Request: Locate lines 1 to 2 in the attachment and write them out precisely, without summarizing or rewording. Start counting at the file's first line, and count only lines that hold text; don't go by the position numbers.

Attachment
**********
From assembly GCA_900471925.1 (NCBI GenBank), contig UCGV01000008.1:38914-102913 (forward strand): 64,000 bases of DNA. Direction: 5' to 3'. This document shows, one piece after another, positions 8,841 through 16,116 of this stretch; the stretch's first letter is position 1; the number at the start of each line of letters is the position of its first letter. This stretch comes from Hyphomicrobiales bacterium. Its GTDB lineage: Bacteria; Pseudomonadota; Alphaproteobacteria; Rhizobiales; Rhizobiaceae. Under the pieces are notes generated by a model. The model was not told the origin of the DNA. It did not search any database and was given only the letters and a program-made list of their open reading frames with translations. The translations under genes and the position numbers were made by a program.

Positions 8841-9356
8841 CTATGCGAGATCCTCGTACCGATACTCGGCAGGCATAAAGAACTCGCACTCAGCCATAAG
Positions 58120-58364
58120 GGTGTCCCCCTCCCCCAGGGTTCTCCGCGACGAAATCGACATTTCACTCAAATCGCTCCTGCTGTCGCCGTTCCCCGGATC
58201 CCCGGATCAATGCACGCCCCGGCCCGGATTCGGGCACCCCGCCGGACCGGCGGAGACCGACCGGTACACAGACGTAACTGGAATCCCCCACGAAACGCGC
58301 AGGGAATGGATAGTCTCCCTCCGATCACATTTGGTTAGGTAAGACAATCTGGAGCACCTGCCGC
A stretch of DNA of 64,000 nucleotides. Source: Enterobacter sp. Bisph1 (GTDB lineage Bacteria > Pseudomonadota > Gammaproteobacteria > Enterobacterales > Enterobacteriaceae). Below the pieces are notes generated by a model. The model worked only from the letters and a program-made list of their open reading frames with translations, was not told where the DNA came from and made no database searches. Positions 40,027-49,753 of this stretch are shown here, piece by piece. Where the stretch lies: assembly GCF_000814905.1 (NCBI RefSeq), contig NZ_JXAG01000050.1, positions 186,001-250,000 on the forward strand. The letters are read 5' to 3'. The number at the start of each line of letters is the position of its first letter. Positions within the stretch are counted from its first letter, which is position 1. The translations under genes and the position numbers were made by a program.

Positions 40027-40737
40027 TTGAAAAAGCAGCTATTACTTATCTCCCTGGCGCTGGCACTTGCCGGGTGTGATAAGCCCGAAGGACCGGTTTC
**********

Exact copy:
From assembly GCA_900471925.1 (NCBI GenBank), contig UCGV01000008.1:38914-102913 (forward strand): 64,000 bases of DNA. Direction: 5' to 3'. This document shows, one piece after another, positions 8,841 through 16,116 of this stretch; the stretch's first letter is position 1; the number at the start of each line of letters is the position of its first letter. This stretch comes from Hyphomicrobiales bacterium. Its GTDB lineage: Bacteria; Pseudomonadota; Alphaproteobacteria; Rhizobiales; Rhizobiaceae. Under the pieces are notes generated by a model. The model was not told the origin of the DNA. It did not search any database and was given only the letters and a program-made list of their open reading frames with translations. The translations under genes and the position numbers were made by a program.

Positions 8841-9356